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  1. Member
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    #1

    Default Where is UC Going in the Future with SIP?

    Don't know if this is the right sub-forum for this or not. As I read UC blogs I see a lot of changes coming to telephony especially dealing with SIP federations. Lync 2013 will be federating? with Skype allowing you to integrate all your Skype contacts in Office 2013. I see FCC pushing for the end of PSTN completely by 2018. I don't know how well that would work in terms of reliability for things like 911 and alarm systems. How popular will this UCaaS thing get with Cisco HCS and Office 365? Is it just for SMBs or will this work in enterprise. I find all this stuff very cool and just curious to know what others think about it.
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  3. Senior Member
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    #2
    Depends on the company. I see a mixture of both. I see some companies can move to the cloud and others can't. I've been in a long discussion on linkedin recently about this same matter. The problem with cloud UC is the cost. When we talked with AT&T about cloud voip 6 months of the service would pay for 2 UC clusters, licencing, and my consultant salary. The network manager laughed them off the phone. For smaller companies without the internal staff I see this working more to there favor.

    For PSTN. I still see quite a few PRI's going in. Many of them are back-hauled IP to a gateway somewhere. So I do see most service providers delivering a IAD type device and giving PSTN connections to those who need them, and everyone else using some form of SIP. There are still quite a few kinks to work out and the pricing needs some adjustment as well. If you buy a 5 meg SIP trunk you should be able to place 5 megs of calls across it, not some number of active channels like the carriers want you to have.
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    CUCM SRND 9x/10, UCCX SRND 10x, QOS SRND, SIP Trunking Guide, anything contact center related
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  4. Senior Member DexterPark's Avatar
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    #3
    Quote Originally Posted by skinsFan202 View Post
    I don't know how well that would work in terms of reliability for things like 911 and alarm systems.
    Well think of it this way, in the 80's when they began moving from old Analog technology to PRI (Digital/TDM) they didn't worry about reliability of the technology so much as reliability of the carrier because thats really what reliability comes down to. SIP (IP-based) is the same way, if you are having reliability issues then get another provider. Hope this shows another way of looking at it.
    My advice to anyone looking to advance their career would be to learn DevOps tools and methodologies. Learn how to write code in languages like Python and JavaScript. Not to be a programmer, but a network automation specialist who can do the job of 10 engineers in 1/3 of the time. Create a GitHub account, download PyCharm, play with Ansible, Chef, or Puppet. Automation isn't the future, it's here today and the landscape is changing dramatically.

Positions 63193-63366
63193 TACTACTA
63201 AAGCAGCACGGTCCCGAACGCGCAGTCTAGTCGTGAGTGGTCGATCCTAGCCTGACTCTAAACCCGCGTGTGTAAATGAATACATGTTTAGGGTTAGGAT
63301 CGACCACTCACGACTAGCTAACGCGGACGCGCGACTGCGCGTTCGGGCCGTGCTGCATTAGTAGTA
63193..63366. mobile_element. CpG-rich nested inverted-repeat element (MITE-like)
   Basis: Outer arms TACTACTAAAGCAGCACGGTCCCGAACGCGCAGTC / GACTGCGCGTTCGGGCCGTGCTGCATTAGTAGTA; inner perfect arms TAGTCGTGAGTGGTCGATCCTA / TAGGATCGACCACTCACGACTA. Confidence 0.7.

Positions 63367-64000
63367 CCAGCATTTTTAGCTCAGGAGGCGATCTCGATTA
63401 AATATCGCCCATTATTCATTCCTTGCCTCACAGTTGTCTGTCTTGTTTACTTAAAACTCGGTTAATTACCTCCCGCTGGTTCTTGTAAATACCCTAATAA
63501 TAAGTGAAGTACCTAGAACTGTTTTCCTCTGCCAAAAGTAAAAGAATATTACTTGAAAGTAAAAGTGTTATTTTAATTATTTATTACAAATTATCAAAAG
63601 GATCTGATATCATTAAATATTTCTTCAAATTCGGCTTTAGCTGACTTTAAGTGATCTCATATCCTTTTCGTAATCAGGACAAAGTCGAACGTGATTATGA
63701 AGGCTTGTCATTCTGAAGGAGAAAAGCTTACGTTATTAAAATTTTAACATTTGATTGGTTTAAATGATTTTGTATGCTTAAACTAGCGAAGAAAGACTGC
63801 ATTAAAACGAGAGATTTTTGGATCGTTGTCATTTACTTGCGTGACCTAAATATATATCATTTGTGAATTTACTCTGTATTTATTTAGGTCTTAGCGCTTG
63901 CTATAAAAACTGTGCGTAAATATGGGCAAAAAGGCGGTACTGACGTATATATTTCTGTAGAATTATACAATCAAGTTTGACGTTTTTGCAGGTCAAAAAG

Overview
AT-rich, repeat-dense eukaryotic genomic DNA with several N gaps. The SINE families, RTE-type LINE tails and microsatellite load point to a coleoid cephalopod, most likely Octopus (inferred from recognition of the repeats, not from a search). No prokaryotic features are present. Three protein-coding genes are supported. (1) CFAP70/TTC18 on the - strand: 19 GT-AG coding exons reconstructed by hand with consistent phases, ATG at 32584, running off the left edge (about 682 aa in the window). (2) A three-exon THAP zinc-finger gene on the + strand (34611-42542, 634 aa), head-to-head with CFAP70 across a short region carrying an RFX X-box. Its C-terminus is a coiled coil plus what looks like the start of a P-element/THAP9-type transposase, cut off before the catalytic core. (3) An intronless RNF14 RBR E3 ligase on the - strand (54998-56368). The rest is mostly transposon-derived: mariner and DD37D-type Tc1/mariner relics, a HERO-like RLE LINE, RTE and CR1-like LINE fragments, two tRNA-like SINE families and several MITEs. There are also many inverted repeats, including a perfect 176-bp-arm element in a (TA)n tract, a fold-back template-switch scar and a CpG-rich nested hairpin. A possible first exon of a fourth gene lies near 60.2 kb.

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  5. Senior Member
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    #4
    I definitely think SIP is the future. Providers have improved on interoperability. I've been deploying SIP for a couple of enterprises already and the cost factor is the main driving force. The savings on long distance and monthly recurring cost compared to PRI's give immediate returns. I'm only now researching UCaaS and HCS, from what I can tell vendors have some padded profits in with the monthly service fees. I totally see it as being ideal for enterprises that don't want to deal with install cost, license renewals and consulting services for maint and upgrades. I do see a huge case for Contact Centers on HCS as well. I'm curious to know what the monthly costs are ... I believe its calculated per endpoint.
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  6. Senior Member
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    #5
    hosted contact centers are very exepensive. I see them working for things like election cycles, massive product recalls. and fundrasing events where the purchase of them would be too high and only used for a short amount of time. I remember back in 2008/9 it costing close to 200 a month per contact center seat.
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    CUCM SRND 9x/10, UCCX SRND 10x, QOS SRND, SIP Trunking Guide, anything contact center related
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  7. Senior Member
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    #6
    $200 per seat is pretty expensive. so if i understand correctly a Cisco Partner will resale HCS ... and also do the UC application configurations. and Cisco on the backend manages the UCS hardware and gear that this is all hosted on. am I right with this summary here?
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